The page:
After shots were fired through the window of an apartment building in Washington D.C., police investigated a white Cadillac parked in an adjacent parking lot. While the officers spoke to the occupants of the car, a man emerged from a nearby black Cadillac to observe the scene, then walked away. Police approached the black Cadillac to question the remaining occupants when they saw, through the car’s tinted windows, one of the occupants moving from the rear seat to the front seat. An officer knocked on the rear passenger-side door where Rocky Brown was sitting, and when there was no response, the officer opened the door. Once opened, the officer observed a pistol on the floor of the car near Brown’s hand. Brown was charged and convicted of unlawful possession of a firearm and ammunition by a convicted felon.
The main issue in the case was whether the officer had reasonable suspicion to undertake a Terry stop, and reasonable fear for their safety to conduct a protective search. Garland sided with the government, writing that the reasonableness of the officers’ actions was supported by (a) the fact that the incident took place in a neighborhood known for “a lot of drug activity,” (b) the report of the gunshot fired from the parking lot through the window, (c) the man emerging from the black Cadillac to observe the scene, and (d) the passenger’s “furtive movements” in moving from the back seat to the front seat. Moreover, the fact that police were approaching an automobile, and one with tinted windows obscuring the officers’ view of the inside of the car, gave additions grounds to justify fear of physical harm.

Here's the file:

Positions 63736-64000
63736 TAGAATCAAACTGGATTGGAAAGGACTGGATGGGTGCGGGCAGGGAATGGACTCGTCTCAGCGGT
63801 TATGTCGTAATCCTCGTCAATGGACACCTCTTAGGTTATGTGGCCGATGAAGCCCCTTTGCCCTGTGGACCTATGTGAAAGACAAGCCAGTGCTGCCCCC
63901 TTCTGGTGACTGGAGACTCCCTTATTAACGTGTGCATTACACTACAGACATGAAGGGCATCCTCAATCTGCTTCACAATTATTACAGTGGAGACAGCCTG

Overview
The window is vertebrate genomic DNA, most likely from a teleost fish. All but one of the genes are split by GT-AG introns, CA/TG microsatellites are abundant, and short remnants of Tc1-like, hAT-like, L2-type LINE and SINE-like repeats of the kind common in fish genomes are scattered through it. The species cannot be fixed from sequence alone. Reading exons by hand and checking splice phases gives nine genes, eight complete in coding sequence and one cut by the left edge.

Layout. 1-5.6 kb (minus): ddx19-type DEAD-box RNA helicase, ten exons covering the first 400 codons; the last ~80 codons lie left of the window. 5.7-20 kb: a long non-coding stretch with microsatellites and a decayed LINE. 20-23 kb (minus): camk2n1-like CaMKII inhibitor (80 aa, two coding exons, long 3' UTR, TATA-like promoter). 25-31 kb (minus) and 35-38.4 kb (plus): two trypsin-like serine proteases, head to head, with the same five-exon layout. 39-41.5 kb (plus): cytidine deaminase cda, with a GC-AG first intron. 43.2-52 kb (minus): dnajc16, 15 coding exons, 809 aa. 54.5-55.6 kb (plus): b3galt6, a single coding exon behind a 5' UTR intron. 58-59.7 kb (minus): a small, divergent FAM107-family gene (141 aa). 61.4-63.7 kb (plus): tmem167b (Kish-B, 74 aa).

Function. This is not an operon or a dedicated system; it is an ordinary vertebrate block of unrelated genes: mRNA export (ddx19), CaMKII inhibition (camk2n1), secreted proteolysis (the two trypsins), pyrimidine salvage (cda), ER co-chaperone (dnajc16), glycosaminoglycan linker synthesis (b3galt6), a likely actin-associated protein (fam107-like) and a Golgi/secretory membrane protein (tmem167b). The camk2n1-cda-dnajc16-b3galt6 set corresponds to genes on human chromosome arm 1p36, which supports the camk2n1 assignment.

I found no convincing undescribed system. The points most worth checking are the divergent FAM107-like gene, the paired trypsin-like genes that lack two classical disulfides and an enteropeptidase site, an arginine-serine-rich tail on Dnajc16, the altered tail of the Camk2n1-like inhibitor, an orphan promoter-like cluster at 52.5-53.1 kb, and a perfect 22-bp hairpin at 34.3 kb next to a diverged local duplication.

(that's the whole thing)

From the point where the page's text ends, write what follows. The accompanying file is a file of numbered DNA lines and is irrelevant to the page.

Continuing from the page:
Rogers, dissenting, noted that hours had passed from the time of the shooting to the time officers arrived at the lot, and a witness had directed police to a white car, not the black car Brown was in. Nothing in the record, Rogers said, gave officers reasonable suspicion of criminal activity or fear of danger; officers relied on generalized suspicions, not the particularized suspicions mandated by Terry. Rogers would have followed other circuits in holding that reasonable suspicion is not created by the totality of the circumstances when each piece of evidence is a weak indicator of criminal activity or dangerousness. “Cobbling together innocent circumstances, and drawing inferences in favor of the government that are unsupported by the evidence, the court concludes that because Brown … was in the wrong place … at the wrong time, the police had articulable suspicion that he was engaged in criminal wrongdoing.”